Look at daily price gyrations, and you'll realize that this moody metaphorical figure isn't much of a stretch. Every day, I try to ignore those manic short-term moods and concentrate only on the long-term business.

Boiling it down
Thinking of all those elements together, consider these words from Fool co-founder and Motley Fool Stock Advisor co-advisor David Gardner:

Stocks have been the best investment over this century, and we expect the same to be the case for the next century. ... If the market dropped another 20% tomorrow, does that put you out? If you've been listening to The Motley Fool, it should not. You're putting money away that you won't need anytime soon, you are NOT on margin in any significant way, and you probably like your companies just as much as you did yesterday, even if the broad market has now devalued them. You're looking forward to that next paycheck, because you'll still be socking away 5%-10% of that into your 401(k) or IRA or brokerage account, at a substantially cheaper price. That's Foolish.

Here's the kicker: David wrote that a decade ago, when the market was in a bad mood. Even with the Nasdaq debacle seven years ago and the subprime mess still ongoing, stock market investors have done just fine since then.

The disclaimer
Adopting this mind-set doesn't mean your stock picks will always work out. In Stock Advisor, David held Krispy Kreme (NYSE:KKD) to an 85% loss. JetBlue (NASDAQ:JBLU) didn't work out as planned, either. I still own aesthetic laser maker Candela (NASDAQ:CLZR) -- my one true penny stock, sitting 80% below my purchase price -- in my portfolio. There will be Krispy Kremes, JetBlues, or Candelas in your future; they're the reason Lynch said you needed to be right just six out of 10 times to be successful.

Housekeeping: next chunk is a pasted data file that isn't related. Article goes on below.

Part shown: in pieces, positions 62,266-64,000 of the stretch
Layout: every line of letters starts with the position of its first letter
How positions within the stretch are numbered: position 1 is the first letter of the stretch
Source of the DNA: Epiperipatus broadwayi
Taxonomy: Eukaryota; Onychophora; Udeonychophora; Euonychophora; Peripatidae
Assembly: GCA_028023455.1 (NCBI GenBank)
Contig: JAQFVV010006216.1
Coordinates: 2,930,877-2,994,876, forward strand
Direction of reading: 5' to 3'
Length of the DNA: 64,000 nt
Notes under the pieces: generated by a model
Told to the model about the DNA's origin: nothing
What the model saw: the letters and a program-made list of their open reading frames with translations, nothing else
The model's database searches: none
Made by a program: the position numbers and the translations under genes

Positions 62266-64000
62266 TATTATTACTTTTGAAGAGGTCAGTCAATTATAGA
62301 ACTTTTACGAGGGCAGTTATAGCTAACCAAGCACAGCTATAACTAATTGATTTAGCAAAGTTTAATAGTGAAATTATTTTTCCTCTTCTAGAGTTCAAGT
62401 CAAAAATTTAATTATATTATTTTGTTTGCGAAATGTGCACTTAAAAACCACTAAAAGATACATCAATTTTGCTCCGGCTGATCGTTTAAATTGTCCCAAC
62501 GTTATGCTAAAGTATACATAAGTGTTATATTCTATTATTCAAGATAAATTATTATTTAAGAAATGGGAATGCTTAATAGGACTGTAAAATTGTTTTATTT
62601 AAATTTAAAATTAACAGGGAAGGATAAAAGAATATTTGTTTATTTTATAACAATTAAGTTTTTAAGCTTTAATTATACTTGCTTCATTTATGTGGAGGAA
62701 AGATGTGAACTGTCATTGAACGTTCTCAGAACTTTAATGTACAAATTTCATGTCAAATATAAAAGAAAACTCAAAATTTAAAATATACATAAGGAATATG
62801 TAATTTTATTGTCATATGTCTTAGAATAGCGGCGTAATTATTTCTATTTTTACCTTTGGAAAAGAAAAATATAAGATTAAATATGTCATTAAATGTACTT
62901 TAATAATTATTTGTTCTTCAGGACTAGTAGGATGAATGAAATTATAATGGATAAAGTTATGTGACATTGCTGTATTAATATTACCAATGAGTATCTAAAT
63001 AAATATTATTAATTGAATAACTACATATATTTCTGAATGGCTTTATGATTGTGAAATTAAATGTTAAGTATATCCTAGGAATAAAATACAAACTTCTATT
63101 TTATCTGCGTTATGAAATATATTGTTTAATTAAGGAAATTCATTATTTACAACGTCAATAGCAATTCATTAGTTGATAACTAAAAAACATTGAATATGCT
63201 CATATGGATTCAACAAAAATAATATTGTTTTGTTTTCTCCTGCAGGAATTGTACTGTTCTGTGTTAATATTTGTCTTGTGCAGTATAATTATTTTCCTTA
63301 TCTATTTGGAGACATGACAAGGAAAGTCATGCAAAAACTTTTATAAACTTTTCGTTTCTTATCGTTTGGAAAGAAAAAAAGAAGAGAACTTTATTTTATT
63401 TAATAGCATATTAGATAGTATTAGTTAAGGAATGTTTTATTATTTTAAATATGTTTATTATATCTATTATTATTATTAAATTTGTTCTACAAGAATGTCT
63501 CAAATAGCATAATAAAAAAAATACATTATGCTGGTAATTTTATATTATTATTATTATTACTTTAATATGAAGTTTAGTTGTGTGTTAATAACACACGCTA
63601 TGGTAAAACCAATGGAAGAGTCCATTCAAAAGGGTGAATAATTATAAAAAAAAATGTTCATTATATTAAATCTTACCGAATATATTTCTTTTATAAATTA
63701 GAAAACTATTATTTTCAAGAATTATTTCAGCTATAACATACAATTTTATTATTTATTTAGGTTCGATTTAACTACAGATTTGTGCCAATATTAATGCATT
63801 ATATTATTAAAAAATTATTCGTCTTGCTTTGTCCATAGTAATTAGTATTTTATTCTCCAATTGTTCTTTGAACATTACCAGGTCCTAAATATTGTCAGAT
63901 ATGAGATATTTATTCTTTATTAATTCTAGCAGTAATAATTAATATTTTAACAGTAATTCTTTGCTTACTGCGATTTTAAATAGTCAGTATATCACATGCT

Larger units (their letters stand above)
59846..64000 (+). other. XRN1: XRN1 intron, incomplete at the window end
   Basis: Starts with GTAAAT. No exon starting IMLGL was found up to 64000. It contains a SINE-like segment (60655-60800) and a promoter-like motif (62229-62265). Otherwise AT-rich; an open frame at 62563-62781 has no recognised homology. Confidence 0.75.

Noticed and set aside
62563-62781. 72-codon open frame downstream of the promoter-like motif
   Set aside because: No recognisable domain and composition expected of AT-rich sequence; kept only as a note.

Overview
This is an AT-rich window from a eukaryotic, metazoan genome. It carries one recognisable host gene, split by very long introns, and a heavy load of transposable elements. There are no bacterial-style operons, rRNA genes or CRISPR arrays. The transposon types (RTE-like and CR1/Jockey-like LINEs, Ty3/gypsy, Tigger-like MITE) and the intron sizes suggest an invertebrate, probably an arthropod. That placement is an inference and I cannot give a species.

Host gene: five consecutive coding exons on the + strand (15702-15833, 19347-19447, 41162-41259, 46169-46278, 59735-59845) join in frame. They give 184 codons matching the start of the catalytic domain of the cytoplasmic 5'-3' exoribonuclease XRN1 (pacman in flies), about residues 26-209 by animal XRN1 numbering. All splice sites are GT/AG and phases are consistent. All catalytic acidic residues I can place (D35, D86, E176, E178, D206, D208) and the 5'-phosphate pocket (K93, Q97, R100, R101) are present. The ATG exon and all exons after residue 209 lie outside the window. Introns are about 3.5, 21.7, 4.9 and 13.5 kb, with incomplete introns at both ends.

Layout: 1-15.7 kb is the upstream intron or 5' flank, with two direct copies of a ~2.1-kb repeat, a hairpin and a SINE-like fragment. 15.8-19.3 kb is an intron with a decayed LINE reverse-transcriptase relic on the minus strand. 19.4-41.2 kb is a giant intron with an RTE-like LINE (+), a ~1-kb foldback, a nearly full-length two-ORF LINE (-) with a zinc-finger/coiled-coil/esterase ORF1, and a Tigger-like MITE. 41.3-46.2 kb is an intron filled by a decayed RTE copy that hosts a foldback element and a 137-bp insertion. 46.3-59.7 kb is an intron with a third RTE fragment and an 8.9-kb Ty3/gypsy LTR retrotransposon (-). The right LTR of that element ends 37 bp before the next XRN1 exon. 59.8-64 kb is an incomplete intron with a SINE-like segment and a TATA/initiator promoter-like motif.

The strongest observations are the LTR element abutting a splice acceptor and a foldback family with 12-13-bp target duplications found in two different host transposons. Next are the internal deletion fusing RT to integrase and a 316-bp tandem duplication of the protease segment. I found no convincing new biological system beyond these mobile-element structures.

Still, following the principles of the greats gives you the chance to separate stock from business and price from value. In 2002, David picked Activision (NASDAQ:ATVI) in Stock Advisor; it thanked him by falling some 50% within six months. He re-recommended it after it was cut in half -- a position that is up more than 750% since. (The first recommendation is up about 300%.)

A key decision
Buy good companies, ignore the price the market is giving you, diversify, and hold on for the long term. Those are the keys great investors use to unlock enormous profits.

They're also how we invest every day at Stock Advisor, where our average pick is up 64% over the past five years, versus 21% for the market.

I'm not worried that my so-called penny stocks will ruin me. I think I've got some good companies for which Mr. Market will ultimately offer a pretty penny. If you're looking for some additional recommendations to turn your own penny stocks into dollar bills, click here to sign up for Stock Advisor free for 30 days.

Fool contributor Rich Duprey owns shares in CompuCredit, Candela, Wabash National, and Ford. You can see his holdings here. CompuCredit and Activision are Stock Advisor recommendations. The Motley Fool has a disclosure policy.